Republican lawmakers in Congress are starting to come out of the woodwork and draft up new bills on cannabis. Last Friday, while most of the nation was focused on President Trump’s controversial immigration order, Rep. Morgan Griffith (R-Virginia) quietly introduced two new bills on cannabis reform—including one that would de-schedule CBD entirely.
LUMMA’s main point is to move cannabis from Schedule I to Schedule II. Moving cannabis to Schedule II would redefine cannabis as a drug with a “high potential for abuse” but with an accepted medical use.
Rescheduling would give scientists easier access to cannabis for research purposes.
The bill would also put in place a mechanism for physicians to prescribe medical marijuana to their patients. Currently medical practitioners may only recommend cannabis, not prescribe it. Under the Controlled Substances Act, Schedule I drugs may not be prescribed.
H.R. 715, the “Compassionate Access Act,” also sets up the process in which to reschedule cannabis, having several agencies give their recommendation to reschedule. It also completely de-schedules cannabidiol, or CBD.
The bill calls on the Secretary of Health and Human Services, in consultation with the Institute of Medicine of the National Academy of Sciences, to submit a recommendation to the Drug Enforcement Agency to transfer cannabis from Schedule I to a lower schedule.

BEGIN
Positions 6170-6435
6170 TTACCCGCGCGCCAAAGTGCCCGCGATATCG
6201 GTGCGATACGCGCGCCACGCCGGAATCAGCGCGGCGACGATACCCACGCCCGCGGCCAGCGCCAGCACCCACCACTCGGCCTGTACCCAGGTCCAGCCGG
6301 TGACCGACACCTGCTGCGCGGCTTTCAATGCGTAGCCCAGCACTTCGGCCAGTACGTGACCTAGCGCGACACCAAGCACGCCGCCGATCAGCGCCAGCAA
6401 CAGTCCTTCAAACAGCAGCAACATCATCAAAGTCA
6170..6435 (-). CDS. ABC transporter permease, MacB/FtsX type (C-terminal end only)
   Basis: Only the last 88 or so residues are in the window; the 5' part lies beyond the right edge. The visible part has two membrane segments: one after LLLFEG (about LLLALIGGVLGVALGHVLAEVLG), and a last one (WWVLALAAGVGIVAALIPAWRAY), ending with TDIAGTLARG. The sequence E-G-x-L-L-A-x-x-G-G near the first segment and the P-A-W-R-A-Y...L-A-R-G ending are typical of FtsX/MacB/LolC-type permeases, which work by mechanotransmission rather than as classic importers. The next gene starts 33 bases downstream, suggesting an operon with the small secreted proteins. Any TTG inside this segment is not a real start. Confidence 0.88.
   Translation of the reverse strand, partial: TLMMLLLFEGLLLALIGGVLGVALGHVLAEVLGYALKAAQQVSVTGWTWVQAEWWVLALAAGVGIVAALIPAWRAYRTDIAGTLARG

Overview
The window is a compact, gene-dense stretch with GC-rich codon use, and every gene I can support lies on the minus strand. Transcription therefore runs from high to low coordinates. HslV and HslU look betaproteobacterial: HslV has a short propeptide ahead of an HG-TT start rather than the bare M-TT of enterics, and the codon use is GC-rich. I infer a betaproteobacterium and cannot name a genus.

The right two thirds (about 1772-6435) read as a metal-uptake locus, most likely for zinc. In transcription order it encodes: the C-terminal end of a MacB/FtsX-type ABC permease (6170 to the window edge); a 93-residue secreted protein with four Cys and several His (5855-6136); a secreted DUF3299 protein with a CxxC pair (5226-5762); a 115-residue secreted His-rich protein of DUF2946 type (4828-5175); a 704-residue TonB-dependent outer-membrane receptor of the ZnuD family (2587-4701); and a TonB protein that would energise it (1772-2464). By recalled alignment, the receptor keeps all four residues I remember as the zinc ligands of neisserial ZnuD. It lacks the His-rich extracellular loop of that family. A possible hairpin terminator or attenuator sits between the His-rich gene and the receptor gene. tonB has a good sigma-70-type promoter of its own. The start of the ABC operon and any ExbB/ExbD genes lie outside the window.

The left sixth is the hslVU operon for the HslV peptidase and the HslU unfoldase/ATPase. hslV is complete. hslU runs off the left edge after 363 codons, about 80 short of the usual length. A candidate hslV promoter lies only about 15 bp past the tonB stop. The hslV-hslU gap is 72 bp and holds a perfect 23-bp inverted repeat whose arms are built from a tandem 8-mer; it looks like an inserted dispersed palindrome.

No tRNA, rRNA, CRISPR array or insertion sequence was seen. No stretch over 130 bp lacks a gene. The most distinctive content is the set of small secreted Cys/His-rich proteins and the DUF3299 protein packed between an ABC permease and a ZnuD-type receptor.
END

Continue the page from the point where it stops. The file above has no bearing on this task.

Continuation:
H.R. 715 calls for CBD to be excluded from the definition of “marihuana,” and states that CBD “shall not be treated as a controlled substance under this Act.”
CBD is defined in the bill as, “derived from marihuana or synthetically formulated, that contains not greater than 0.3 percent delta-9-tetrahydrocannabinol on a dry weight basis.”
This isn’t the first time the Virginia conservative has introduced a cannabis bill.
In 2014, Griffith introduced a very similar bill, the “Legitimate Use of Medicinal Marijuana Act.” In 2015, Griffith and Rep. Earl Blumenauer (D-Oregon) introduced a similar bill, the “Compassionate Access Act.”
“There are countless reports of marijuana’s medicinal benefits in treating conditions including cancer, epilepsy, and glaucoma,” Griffith said in 2015. “It is time to research this further, and, where legal, to allow real doctors and real pharmacists to prescribe or dispense marijuana for legitimate medical reasons for real patients.”